“A country’s ability to improve its standard of living over time depends almost entirely on its ability to raise its output per worker.” – Paul Krugman, “The Age of Diminished Expectations”
Paul Krugman‘s comment has been quoted extensively over the past 20 years, and it is still as relevant now as it was then. Simply put: Improving productivity means raising output per worker. We can rephrase this quote and start thinking about organizational productivity:
An organization’s ability to grow revenue and profits over time depends almost entirely on its ability to improve productivity by raising revenue and profit per worker.
In fact, in Australia since 2004 and 2005, multifactor productivity has recorded negative growth in most years. If this is a long-term trend, what can we do to reverse it? And what role does real estate play in a strategy to improve productivity?
Gross domestic product per combined unit of labor and capital. Reference year 2009 to 2013 = 100. (ABS Australian System of National Accounts)
For knowledge-based industries in particular, revenue and profit per worker are really the only ways to measure productivity. Some of these types of organizations view real estate costs as overhead that should be minimized by any means possible. But we should be asking: “How can my real estate contribute to increased productivity for my organization?” and “What role can a workplace have in raising productivity?”
You can look at it from a raw cost point of view: “Just make my rent and fit-out costs as low as possible.” However, provided you don’t go crazy, these costs really aren’t where the big gains are. Typically, CFOs aim to have real estate costs targeted at 3 to 4 percent of revenue. If you cut a deal where you can reduce your rent by, say, 10 percent, you are saving 10 percent of 4 percent revenue! If I deliver my workplace for 10 percent less, that’s 10 percent of your initial capital spend written off over the life of the lease.
Yes, you are saving money. But are you increasing productivity? And what if the cheapest building and cheapest fit-out gives you a workplace that nobody wants to work in and just doesn’t support the work that your organization does?
Of course, every little bit counts, and we owe it to our firms to get the best possible rental and fit-out deal. But the bigger wins happen when you start to look at real estate strategically and as part of your overall platform to boost productivity.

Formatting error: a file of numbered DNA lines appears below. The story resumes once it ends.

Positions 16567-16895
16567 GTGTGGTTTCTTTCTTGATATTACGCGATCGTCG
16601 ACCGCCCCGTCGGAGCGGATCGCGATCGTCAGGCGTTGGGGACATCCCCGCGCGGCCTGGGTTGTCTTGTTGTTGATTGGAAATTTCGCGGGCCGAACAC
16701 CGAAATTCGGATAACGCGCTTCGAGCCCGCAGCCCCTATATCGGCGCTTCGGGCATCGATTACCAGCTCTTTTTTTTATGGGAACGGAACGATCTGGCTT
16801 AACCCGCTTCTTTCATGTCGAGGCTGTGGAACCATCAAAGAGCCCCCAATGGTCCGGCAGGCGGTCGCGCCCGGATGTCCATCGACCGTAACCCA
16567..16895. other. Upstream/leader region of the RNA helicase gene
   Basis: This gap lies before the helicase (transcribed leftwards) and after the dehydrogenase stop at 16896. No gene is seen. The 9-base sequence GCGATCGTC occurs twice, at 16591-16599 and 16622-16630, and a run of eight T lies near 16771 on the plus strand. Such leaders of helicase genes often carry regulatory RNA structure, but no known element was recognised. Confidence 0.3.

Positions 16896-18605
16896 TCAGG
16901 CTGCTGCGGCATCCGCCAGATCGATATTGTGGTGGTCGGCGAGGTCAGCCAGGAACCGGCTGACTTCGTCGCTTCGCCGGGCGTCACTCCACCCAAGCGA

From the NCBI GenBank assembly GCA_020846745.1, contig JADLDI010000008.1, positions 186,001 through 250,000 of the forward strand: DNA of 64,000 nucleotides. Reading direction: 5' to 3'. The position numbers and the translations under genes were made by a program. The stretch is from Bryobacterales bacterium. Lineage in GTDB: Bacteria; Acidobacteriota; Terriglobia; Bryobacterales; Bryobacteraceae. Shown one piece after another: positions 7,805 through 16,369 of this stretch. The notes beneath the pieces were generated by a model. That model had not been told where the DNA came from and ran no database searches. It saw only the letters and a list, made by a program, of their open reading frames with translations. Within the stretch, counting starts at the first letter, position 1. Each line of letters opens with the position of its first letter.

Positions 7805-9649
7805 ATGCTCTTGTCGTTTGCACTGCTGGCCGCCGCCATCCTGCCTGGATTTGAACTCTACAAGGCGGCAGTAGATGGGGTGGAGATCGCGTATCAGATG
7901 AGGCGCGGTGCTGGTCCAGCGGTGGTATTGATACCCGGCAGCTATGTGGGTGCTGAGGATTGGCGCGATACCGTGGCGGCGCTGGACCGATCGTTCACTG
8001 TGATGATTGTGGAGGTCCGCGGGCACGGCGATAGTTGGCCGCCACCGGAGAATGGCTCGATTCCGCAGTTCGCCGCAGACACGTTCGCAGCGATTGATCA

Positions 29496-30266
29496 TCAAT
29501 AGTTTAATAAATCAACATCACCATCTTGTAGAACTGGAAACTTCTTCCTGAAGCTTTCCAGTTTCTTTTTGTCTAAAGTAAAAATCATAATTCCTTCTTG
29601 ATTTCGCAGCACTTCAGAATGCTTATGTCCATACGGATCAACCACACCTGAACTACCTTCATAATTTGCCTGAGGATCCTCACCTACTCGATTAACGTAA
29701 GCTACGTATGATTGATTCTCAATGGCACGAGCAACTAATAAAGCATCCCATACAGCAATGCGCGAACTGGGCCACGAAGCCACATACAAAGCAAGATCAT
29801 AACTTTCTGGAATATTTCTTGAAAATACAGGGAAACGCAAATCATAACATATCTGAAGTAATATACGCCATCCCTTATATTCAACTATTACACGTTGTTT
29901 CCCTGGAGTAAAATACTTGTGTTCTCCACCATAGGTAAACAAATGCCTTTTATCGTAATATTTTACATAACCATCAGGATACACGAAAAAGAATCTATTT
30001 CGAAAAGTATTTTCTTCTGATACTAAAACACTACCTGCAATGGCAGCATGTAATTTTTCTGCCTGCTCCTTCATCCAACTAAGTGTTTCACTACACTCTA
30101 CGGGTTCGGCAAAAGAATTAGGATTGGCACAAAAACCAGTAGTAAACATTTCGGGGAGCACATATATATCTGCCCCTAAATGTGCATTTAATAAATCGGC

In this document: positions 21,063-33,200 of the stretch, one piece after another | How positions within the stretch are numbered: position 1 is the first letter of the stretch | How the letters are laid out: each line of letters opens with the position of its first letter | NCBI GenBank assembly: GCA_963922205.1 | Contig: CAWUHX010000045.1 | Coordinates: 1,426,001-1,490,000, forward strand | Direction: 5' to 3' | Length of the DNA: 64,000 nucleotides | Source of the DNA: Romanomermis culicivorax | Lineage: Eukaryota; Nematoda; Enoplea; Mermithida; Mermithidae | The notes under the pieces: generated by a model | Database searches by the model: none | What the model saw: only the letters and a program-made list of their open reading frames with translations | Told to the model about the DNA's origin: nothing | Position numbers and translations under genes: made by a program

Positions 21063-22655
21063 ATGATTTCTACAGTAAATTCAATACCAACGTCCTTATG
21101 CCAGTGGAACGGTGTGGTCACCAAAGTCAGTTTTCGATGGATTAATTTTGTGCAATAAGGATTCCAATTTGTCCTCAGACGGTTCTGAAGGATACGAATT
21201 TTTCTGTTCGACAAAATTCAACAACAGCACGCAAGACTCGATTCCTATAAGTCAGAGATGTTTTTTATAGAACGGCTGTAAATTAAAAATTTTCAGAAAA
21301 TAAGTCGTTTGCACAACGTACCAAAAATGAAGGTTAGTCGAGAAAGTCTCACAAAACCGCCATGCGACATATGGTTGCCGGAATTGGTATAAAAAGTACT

So how do you make a more productive workplace? Here are three ideas to consider:
1. Make sure the area you are renting is no more and no less that you really need
Do the research. What do your workers actually do during a typical day? What sort of space do they need to efficiently carry out their work? Exactly how many people need to be accommodated in a workplace? Are there workers who don’t need a permanent desk? Are there workers who would perform best with a permanently allocated desk? Typically, when you develop a robust, research-based workplace strategy, you can save 10 to 20 percent of your current real estate footprint. This sort of saving trumps rental and even fit-out costs almost every time.
2. Innovate or die
The truly successful companies of the 21st century have innovation as the absolute core of their business. Innovation is all about collaboration, attracting and connecting the right people, and encouraging creativity. Creating a workplace that encourages connections and collaboration, allows thinking space and supports creative thinking really starts to boost productivity.
3. Use your workplace design as a recruitment tool
Productive people are gold. To recruit the best people, the workplace should say to your target audience, “This looks like the sort of place I want to work.”
All this is to say that a business strategy to boost productivity has to be multifaceted and ignores the role of real estate at its peril.
As National Director of Workplace Strategy and Design for Colliers International in Australia, Peter is a workplace strategist and qualified architect with over 25 years’ experience in workplace and base building design, working with clients ranging from Bauer Media Group, AT Kearney, Ricoh, ANZ Bank and Citrix.